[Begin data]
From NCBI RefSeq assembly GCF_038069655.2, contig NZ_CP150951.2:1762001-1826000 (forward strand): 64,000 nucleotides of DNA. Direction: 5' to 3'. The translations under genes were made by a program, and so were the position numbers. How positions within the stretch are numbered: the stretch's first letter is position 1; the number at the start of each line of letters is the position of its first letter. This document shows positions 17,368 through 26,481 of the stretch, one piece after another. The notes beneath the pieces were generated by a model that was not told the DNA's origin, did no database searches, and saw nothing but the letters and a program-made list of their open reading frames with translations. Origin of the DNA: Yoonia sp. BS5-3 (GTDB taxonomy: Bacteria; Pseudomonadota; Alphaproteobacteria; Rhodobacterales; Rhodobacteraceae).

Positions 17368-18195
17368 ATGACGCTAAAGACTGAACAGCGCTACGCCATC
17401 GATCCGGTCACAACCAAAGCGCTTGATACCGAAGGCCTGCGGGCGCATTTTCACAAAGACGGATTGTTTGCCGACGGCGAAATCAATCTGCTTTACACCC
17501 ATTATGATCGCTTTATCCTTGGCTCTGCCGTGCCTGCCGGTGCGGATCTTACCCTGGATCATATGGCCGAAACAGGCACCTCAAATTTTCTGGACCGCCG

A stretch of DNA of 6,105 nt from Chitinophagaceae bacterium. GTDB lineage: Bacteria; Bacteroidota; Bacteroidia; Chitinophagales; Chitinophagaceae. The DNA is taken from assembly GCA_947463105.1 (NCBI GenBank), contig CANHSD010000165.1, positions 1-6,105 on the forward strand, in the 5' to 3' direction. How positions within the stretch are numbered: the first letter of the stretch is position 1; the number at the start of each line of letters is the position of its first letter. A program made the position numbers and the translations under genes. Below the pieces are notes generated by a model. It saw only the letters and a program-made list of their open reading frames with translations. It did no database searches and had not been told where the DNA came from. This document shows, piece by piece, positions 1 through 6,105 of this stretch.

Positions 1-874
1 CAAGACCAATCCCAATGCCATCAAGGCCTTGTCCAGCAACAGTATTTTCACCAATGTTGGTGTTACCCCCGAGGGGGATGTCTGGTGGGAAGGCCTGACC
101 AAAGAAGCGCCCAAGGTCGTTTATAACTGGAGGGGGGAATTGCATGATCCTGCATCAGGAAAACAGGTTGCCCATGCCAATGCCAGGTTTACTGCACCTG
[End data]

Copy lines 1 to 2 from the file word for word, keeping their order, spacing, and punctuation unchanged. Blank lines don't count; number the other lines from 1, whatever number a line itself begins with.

From NCBI RefSeq assembly GCF_038069655.2, contig NZ_CP150951.2:1762001-1826000 (forward strand): 64,000 nucleotides of DNA. Direction: 5' to 3'. The translations under genes were made by a program, and so were the position numbers. How positions within the stretch are numbered: the stretch's first letter is position 1; the number at the start of each line of letters is the position of its first letter. This document shows positions 17,368 through 26,481 of the stretch, one piece after another. The notes beneath the pieces were generated by a model that was not told the DNA's origin, did no database searches, and saw nothing but the letters and a program-made list of their open reading frames with translations. Origin of the DNA: Yoonia sp. BS5-3 (GTDB taxonomy: Bacteria; Pseudomonadota; Alphaproteobacteria; Rhodobacterales; Rhodobacteraceae).

Positions 17368-18195